Winning the Bedtime Battle

Well it is that time again…While many parents smile and cannot wait for school to begin, there are many who feel as if the battles have begun.  What battles you say?  The battle parents fight when they try to conform children to daily routines.

Routines are something most adults feel makes the world a much saner place.  We have set times to eat, sleep, work and then start all over again.  However, many parents struggle with maintaining a consistent sleep routine for their child.  Children fighting sleep and then consequently fighting getting up in the morning, causes despair in both parent and child.  All is not lost!  There are some very simple strategies parents can put in place that will help ease their child into a sleeping routine without the fuss.

Parents need to make sure to take charge of routines and set limits.  Parents sometimes defer to children to make decisions when parents still need to be in control.  Children want limits and want to feel secure knowing parents have nicely managed important aspects of their lives.

Children need to be in bed early enough so that when morning comes, there is little difficulty getting them out of bed.  Sometimes that means moving their bedtime 30 minutes earlier each week until children are able to rise and shine with little fuss. It is also important to keep bedtime consistent once the time has been established.  Life happens, so some days it may be nearly impossible to get to bed on time. However, this should be as infrequent as possible.

Don’t try to put your child to bed without allowing them time to wind down first.  It is difficult as adults to go from active to sleep.  Our minds work overtime and our bodies twist and turn.  Children are no different.  Give them an opportunity to calm themselves and download from the day.  Allowing them to engage in quiet activities help them to quiet their minds; activities like reading or listening to calming music helps.  But establishing this calming time needs to be an integral part of the child’s nightly routine.  The 4 B’s -bath, brushing teeth, books and bed is an important and predictable routine that should start about an hour before bedtime.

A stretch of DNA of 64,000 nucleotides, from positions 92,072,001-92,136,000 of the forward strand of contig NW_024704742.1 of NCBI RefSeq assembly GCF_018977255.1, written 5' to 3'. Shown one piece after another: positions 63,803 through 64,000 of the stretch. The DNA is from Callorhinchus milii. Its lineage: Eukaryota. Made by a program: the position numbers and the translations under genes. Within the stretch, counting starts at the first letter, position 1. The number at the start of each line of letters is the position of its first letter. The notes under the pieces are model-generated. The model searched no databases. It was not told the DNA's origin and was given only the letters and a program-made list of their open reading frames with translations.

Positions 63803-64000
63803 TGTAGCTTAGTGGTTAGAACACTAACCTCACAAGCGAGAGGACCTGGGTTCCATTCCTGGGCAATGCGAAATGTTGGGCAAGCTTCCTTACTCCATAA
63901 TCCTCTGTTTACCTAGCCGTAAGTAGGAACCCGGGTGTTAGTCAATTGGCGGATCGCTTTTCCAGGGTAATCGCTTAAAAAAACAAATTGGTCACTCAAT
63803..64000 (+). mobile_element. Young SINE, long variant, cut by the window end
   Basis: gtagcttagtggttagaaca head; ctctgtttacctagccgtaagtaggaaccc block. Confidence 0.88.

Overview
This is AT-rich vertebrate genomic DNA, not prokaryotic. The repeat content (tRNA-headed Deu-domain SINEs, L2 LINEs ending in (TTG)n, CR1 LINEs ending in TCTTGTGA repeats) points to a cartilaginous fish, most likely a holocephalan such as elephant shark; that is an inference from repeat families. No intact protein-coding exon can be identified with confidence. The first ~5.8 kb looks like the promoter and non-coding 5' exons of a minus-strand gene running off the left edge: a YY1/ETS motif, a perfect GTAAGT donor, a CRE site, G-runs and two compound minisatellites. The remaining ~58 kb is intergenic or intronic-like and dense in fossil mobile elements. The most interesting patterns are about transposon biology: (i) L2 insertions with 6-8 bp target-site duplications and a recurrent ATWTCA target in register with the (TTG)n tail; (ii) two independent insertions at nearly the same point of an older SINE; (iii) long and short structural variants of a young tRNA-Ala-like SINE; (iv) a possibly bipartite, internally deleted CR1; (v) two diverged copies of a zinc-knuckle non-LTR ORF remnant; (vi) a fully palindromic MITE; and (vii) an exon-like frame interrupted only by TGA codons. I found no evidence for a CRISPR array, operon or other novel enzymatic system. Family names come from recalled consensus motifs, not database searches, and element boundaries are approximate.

Parents can still give a child a lot of choices for bedtime that makes them feel they have a say in their nightly routine and it makes the nightly routine entertaining.  Give your child choices on how they want to move from bath to bed.  Would you like to walk backwards or forwards, do you want to hop or walk, how many stories, how many kisses?

Finally, create a comfortable sleep environment.  Remove the distracting electronics (TV, cell phones, games and gadgets) and replace them with soft huggable items.  And allow your child to self soothe and fall asleep on their own.  When we rest with children to help them fall asleep, or allow them to watch TV, they become dependent on that stimulus, so if they wake up during the night, they expect that same stimulus to be there.  Teaching them to fall asleep on their own is one of the greatest lessons in independence you can teach a child.

Although it may seem that getting your children to go to bed is a battle that must be fought, it doesn’t have to be if you establish predictable and fun bedtime routines.

Jeannie Morgan-Campola is a Board Member of Partners In Learning

Jeannie Morgan-Campola has been in the Early Childhood field for 25 years in which she held many different positions.  She began working as a part-time instructor for Rowan-Cabarrus Community College in the year 2000 and became a full-time instructor 6 years ago.  She was promoted to Program Chair of the Early Childhood and School Age Education Programs in the summer of 2012.  I hold a Bachelor’s Degree in Individual and Family Studies: Applied Child Development, and two Master’s Degrees: one in Adult Education and Distance Learning and  the other in Early Childhood Education.

TumblrShare

Leave a Reply

Your email address will not be published. Required fields are marked *

You may use these HTML tags and attributes: <a href="" title=""> <abbr title=""> <acronym title=""> <b> <blockquote cite=""> <cite> <code> <del datetime=""> <em> <i> <q cite=""> <strike> <strong>